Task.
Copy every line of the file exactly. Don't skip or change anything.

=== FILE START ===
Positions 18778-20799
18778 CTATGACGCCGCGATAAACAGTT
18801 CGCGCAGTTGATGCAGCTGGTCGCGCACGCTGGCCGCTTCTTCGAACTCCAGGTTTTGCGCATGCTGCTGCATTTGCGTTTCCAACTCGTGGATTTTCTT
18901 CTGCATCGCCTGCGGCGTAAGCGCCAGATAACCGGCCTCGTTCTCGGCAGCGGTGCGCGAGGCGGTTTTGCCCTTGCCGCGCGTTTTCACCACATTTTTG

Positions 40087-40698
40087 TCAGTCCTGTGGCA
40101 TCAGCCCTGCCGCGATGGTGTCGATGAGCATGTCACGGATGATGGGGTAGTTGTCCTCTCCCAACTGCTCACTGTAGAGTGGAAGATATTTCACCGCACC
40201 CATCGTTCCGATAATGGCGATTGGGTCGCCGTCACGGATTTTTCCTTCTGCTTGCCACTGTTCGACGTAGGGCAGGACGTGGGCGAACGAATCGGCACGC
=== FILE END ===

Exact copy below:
Positions 18778-20799
18778 CTATGACGCCGCGATAAACAGTT
18801 CGCGCAGTTGATGCAGCTGGTCGCGCACGCTGGCCGCTTCTTCGAACTCCAGGTTTTGCGCATGCTGCTGCATTTGCGTTTCCAACTCGTGGATTTTCTT
18901 CTGCATCGCCTGCGGCGTAAGCGCCAGATAACCGGCCTCGTTCTCGGCAGCGGTGCGCGAGGCGGTTTTGCCCTTGCCGCGCGTTTTCACCACATTTTTG

Positions 40087-40698
40087 TCAGTCCTGTGGCA
40101 TCAGCCCTGCCGCGATGGTGTCGATGAGCATGTCACGGATGATGGGGTAGTTGTCCTCTCCCAACTGCTCACTGTAGAGTGGAAGATATTTCACCGCACC
40201 CATCGTTCCGATAATGGCGATTGGGTCGCCGTCACGGATTTTTCCTTCTGCTTGCCACTGTTCGACGTAGGGCAGGACGTGGGCGAACGAATCGGCACGC